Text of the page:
Today is my two-year cancerversary – The day I was diagnosed with breast cancer. Happy to report that I am still indeed in remission 🙂
My annual mammogram is next week and, well, it’s a deeply emotional experience full of PTSD and uncertainty. When you’re a cancer “survivor,” you’re always waiting for the other shoe to drop. Back ache? Must be cancer. Bruising easily? Must be cancer. Breast pain? Has to be cancer. More hair falling out than usual… you get the idea.
When I went for my first mammogram, I had gone back into the screening room at least five times to get more scans before eventually being moved to the ultrasound room. My appointment started at 8am and by 4pm and a thousand scans/tests/ultrasounds later, “Bobbi, you have breast cancer.” Talk about a before and after moment! As I’m writing this, it’s almost two years to the minute that I was diagnosed. Dammit, I’m crying. It’s all just a lot.
A few days ago Claire and I were discussing my upcoming appointment and what life was like back then. When we were talking about how it had affected us the most she said something along the lines of, “I mean, yeah your personality had changed, you were easily agitated, and just not as fun. But you were going through a lot, we all knew. It was a scary time for you and you were allowed to be angry.”
I teared up, “Claire, you are so wise and I love you so much.” Our whole family grew in ways we didn’t know possible. Cancer changed all of us for the better, and for that I’m thankful. Howeverrrrr, DO NOT RECOMMEND!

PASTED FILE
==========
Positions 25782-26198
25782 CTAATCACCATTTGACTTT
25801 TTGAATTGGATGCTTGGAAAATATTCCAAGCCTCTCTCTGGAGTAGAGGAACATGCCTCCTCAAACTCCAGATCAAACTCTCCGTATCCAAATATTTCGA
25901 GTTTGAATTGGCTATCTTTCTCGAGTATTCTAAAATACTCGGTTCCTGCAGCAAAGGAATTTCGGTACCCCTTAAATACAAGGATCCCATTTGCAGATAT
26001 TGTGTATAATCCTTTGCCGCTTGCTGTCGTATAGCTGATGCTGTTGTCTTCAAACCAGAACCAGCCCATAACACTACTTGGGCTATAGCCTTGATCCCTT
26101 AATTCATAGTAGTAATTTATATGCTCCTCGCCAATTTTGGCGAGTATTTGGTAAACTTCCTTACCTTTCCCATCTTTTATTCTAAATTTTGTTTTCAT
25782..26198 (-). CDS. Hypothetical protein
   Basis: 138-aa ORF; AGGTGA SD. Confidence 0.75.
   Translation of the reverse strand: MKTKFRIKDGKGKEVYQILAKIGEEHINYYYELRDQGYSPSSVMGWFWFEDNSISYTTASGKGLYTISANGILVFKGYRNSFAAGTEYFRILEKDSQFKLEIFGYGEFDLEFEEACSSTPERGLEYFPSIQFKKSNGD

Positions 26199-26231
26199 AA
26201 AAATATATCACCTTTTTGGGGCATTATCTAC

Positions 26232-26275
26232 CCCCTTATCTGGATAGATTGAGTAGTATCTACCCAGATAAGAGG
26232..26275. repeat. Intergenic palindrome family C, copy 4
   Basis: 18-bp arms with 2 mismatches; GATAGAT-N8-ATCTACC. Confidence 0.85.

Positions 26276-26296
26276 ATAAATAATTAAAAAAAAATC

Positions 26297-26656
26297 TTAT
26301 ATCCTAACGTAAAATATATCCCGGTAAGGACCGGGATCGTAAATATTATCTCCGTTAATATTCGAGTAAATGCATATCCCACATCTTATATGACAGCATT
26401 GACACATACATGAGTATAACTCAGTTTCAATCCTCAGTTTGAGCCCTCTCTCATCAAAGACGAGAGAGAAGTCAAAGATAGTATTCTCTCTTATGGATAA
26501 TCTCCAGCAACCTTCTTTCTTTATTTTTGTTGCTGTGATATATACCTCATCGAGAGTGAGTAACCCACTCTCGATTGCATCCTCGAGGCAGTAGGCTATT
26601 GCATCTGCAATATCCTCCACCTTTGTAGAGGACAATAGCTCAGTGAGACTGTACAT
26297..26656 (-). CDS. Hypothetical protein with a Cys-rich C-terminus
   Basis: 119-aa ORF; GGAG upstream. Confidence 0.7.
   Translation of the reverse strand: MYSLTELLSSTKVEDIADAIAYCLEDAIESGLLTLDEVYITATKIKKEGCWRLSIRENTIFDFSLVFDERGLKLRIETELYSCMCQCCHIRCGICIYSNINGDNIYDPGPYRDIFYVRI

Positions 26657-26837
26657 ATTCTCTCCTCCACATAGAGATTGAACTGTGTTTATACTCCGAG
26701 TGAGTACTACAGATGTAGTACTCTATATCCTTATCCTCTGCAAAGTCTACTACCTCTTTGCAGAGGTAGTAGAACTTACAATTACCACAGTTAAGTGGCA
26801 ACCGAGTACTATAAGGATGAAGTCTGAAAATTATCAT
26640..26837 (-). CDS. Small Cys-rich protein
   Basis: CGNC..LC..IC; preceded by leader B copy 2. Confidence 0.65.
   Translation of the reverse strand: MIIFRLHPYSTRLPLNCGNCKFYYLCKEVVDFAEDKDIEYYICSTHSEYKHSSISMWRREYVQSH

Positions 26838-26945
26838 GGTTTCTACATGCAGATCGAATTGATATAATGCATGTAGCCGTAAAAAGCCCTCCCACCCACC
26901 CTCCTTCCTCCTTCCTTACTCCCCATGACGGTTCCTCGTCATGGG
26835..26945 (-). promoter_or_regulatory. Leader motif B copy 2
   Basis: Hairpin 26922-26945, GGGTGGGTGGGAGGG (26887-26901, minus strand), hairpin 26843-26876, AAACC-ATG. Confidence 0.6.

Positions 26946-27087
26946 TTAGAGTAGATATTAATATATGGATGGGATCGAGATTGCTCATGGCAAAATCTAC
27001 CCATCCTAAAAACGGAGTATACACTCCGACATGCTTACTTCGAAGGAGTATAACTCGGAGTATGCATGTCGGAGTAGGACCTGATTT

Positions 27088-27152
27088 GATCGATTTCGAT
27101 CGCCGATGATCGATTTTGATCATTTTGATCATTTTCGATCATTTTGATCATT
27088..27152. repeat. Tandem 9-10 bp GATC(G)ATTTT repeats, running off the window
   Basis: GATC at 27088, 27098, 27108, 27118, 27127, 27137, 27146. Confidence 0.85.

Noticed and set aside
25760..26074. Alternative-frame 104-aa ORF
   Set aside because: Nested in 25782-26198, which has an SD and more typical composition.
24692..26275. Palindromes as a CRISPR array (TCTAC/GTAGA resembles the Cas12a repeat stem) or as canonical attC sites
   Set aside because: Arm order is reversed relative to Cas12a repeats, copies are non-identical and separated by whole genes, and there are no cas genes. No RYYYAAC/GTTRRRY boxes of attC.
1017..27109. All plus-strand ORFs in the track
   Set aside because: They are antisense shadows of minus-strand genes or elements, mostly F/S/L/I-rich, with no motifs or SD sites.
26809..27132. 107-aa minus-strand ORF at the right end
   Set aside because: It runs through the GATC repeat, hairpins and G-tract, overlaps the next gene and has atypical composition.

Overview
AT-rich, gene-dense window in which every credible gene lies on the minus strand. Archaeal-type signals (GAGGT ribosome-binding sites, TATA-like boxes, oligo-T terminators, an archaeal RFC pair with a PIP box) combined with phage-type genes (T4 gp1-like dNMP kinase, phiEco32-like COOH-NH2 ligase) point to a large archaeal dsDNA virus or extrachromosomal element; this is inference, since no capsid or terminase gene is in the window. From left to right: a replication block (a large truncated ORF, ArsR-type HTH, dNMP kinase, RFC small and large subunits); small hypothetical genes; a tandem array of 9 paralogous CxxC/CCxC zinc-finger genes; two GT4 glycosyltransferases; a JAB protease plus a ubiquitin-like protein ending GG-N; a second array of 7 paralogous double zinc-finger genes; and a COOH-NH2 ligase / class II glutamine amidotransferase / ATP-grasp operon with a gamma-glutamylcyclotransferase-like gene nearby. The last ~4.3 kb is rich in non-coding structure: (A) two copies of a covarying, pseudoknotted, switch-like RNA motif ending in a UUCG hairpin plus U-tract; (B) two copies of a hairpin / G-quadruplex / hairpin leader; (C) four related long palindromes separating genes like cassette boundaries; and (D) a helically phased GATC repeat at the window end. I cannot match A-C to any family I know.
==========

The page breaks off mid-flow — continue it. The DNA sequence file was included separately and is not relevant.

For the record, I’m still taking Tamoxifen to suppress my female hormones and am required to for at least three more years. The side effects are whoa. If you know, you know
To my family and friends, thank you for standing by my side through the ugly – I know it wasn’t easy (I’m a person who feels my emotions in a big way).
I love you all more than ever.
Also, here’s your reminder to “feel it on the first” of every month. I’m Lumpy Boob Bobbi and thought I would never be able to find a lump because, well, it all feels like lumps! I’m here to tell you, my tumor did NOT feel like the rest of my breast; it was a very distinct difference.
And for my 40 and older friends, if you’re not getting an annual mammogram – do not pass go, do not collect $200, make an appointment right now. Please? I’m begging you on behalf of the people that love you.
Lastly, for all of the horror stories you’ve heard about how painful a mammogram is, they’re a bunch of wimps!* It’s easy and breezy.
PS. Thank you Stephen for making today so special. I love you so damn much!
*they’re not actually wimps, maybe I have a higher pain tolerance.